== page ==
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Volume 17, issue 24
Atmos. Chem. Phys., 17, 15069-15093, 2017
https://doi.org/10.5194/acp-17-15069-2017
© Author(s) 2017. This work is distributed under
the Creative Commons Attribution 3.0 License.
Atmos. Chem. Phys., 17, 15069-15093, 2017
https://doi.org/10.5194/acp-17-15069-2017
© Author(s) 2017. This work is distributed under
the Creative Commons Attribution 3.0 License.

Research article 20 Dec 2017

Research article | 20 Dec 2017

How long do satellites need to overlap? Evaluation of climate data stability from overlapping satellite records

Elizabeth C. Weatherhead1, Jerald Harder2, Eduardo A. Araujo-Pradere3, Greg Bodeker4, Jason M. English5,6, Lawrence E. Flynn7, Stacey M. Frith8, Jeffrey K. Lazo9, Peter Pilewskie2, Mark Weber10, and Thomas N. Woods2 Elizabeth C. Weatherhead et al.
  • 1University of Colorado, Boulder, Colorado, USA
  • 2Laboratory for Atmosphere and Space Physics, University of Colorado, Boulder, Colorado, USA
  • 3School of Science, Miami Dade College, Miami, Florida, USA
  • 4Bodeker Scientific, Alexandra, New Zealand
  • 5Cooperative Institute for Research in Environmental Sciences, University of Colorado, Boulder, Colorado, USA
  • 6NOAA Earth System Research Laboratory, Global Systems Division, 325 Broadway, Boulder, Colorado 80305, USA
  • 7NOAA, NESDIS, College Park, Maryland, USA
  • 8Science Systems and Applications, Inc., Lanham, Maryland USA
  • 9Consulting LLC, Gunnison, CO, USA
  • 10University of Bremen FB1, Bremen, Germany

Abstract. Sensors on satellites provide unprecedented understanding of the Earth's climate system by measuring incoming solar radiation, as well as both passive and active observations of the entire Earth with outstanding spatial and temporal coverage. A common challenge with satellite observations is to quantify their ability to provide well-calibrated, long-term, stable records of the parameters they measure. Ground-based intercomparisons offer some insight, while reference observations and internal calibrations give further assistance for understanding long-term stability. A valuable tool for evaluating and developing long-term records from satellites is the examination of data from overlapping satellite missions. This paper addresses how the length of overlap affects the ability to identify an offset or a drift in the overlap of data between two sensors. Ozone and temperature data sets are used as examples showing that overlap data can differ by latitude and can change over time. New results are presented for the general case of sensor overlap by using Solar Radiation and Climate Experiment (SORCE) Spectral Irradiance Monitor (SIM) and Solar Stellar Irradiance Comparison Experiment (SOLSTICE) solar irradiance data as an example. To achieve a 1% uncertainty in estimating the offset for these two instruments' measurement of the Mg II core (280nm) requires approximately 5 months of overlap. For relative drift to be identified within 0.1%yr−1 uncertainty (0.00008Wm−2nm−1yr−1), the overlap for these two satellites would need to be 2.5 years. Additional overlap of satellite measurements is needed if, as is the case for solar monitoring, unexpected jumps occur adding uncertainty to both offsets and drifts; the additional length of time needed to account for a single jump in the overlap data may be as large as 50% of the original overlap period in order to achieve the same desired confidence in the stability of the merged data set. Results presented here are directly applicable to satellite Earth observations. Approaches for Earth observations offer additional challenges due to the complexity of the observations, but Earth observations may also benefit from ancillary observations taken from ground-based and in situ sources. Difficult choices need to be made when monitoring approaches are considered; we outline some attempts at optimizing networks based on economic principles. The careful evaluation of monitoring overlap is important to the appropriate application of observational resources and to the usefulness of current and future observations.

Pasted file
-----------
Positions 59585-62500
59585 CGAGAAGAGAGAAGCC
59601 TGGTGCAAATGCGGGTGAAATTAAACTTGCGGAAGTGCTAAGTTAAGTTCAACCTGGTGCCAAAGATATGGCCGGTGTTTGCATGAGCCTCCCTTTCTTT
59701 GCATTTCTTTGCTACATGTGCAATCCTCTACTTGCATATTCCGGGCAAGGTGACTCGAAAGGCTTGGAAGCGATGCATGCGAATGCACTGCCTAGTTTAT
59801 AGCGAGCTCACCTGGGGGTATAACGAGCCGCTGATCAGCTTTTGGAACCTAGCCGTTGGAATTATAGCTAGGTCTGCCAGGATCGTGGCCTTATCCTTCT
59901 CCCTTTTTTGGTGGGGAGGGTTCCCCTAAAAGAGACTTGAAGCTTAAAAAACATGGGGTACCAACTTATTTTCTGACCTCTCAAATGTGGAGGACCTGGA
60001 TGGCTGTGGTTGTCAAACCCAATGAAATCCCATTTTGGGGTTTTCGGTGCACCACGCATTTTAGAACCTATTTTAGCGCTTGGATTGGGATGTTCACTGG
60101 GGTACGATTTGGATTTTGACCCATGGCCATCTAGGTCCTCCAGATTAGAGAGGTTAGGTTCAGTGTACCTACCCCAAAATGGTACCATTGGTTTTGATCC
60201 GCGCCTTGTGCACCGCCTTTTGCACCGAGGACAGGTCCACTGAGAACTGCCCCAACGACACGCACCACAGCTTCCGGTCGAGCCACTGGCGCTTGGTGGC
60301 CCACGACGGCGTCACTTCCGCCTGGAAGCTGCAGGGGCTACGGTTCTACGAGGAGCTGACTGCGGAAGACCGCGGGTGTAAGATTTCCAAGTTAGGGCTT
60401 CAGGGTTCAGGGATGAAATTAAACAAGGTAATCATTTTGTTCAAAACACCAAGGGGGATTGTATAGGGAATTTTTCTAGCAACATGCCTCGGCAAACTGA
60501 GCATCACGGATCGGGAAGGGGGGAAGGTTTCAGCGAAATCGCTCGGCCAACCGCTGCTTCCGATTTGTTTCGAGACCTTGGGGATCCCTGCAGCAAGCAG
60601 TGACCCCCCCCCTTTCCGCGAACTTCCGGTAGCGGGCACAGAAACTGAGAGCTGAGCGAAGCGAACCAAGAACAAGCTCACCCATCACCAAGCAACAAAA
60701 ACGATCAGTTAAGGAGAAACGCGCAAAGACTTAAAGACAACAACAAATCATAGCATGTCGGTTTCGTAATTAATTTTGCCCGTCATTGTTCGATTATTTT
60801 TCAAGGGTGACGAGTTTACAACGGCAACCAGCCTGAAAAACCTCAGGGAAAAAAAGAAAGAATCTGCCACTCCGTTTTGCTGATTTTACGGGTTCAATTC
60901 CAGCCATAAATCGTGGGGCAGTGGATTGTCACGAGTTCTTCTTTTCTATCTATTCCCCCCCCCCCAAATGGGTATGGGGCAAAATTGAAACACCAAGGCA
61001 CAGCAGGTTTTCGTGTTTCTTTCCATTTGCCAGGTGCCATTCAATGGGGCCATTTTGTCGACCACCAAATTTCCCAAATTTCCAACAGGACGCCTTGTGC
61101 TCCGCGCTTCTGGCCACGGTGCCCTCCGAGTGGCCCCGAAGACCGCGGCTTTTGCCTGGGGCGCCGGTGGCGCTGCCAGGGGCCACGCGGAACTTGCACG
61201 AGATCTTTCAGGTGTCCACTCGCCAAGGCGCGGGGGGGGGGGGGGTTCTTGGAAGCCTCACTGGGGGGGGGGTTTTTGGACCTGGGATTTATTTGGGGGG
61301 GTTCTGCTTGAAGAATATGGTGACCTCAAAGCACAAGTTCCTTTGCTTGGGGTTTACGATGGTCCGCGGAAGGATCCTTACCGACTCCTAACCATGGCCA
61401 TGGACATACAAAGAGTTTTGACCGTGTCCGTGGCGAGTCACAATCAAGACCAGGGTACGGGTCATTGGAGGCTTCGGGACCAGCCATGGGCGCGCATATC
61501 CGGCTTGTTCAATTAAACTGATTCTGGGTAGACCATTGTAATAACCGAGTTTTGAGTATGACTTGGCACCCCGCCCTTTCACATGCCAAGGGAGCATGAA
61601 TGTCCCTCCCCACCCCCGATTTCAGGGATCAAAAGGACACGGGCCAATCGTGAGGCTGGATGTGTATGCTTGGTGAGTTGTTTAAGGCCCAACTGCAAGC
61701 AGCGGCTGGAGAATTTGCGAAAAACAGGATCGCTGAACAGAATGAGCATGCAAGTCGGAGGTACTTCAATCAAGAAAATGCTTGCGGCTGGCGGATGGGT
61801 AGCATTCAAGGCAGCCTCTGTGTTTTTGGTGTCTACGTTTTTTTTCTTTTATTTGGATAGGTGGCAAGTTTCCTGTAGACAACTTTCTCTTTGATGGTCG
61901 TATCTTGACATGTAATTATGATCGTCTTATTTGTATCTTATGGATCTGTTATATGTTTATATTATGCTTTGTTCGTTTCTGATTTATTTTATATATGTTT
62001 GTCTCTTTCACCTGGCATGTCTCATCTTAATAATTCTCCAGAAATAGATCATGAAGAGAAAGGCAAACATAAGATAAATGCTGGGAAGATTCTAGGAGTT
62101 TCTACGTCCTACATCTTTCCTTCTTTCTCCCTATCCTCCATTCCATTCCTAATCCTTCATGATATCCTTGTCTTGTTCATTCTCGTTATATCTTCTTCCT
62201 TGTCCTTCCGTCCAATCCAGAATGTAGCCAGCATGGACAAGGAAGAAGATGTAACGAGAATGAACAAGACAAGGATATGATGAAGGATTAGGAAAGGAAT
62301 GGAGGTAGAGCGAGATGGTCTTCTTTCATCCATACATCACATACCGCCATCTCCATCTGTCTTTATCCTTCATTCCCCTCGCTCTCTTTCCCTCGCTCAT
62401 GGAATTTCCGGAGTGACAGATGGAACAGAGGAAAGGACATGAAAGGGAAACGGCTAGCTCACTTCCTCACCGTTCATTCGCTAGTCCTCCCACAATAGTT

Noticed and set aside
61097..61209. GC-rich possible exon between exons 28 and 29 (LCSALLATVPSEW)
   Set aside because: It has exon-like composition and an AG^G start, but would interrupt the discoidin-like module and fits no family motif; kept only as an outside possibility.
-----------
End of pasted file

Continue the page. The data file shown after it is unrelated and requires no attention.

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Satellite overlap is often carried out as a check on the stability of the data collected. We looked at how length of overlap influences how much information can be derived from the overlap period. Several results surprised us: the confidence we could have in the matchup of two records was independent of the offset, and understanding of the relative drift between the two satellite data sets improved significantly with 2–3 years of overlap. Sudden jumps could easily be confused with drift.
Satellite overlap is often carried out as a check on the stability of the data collected. We...
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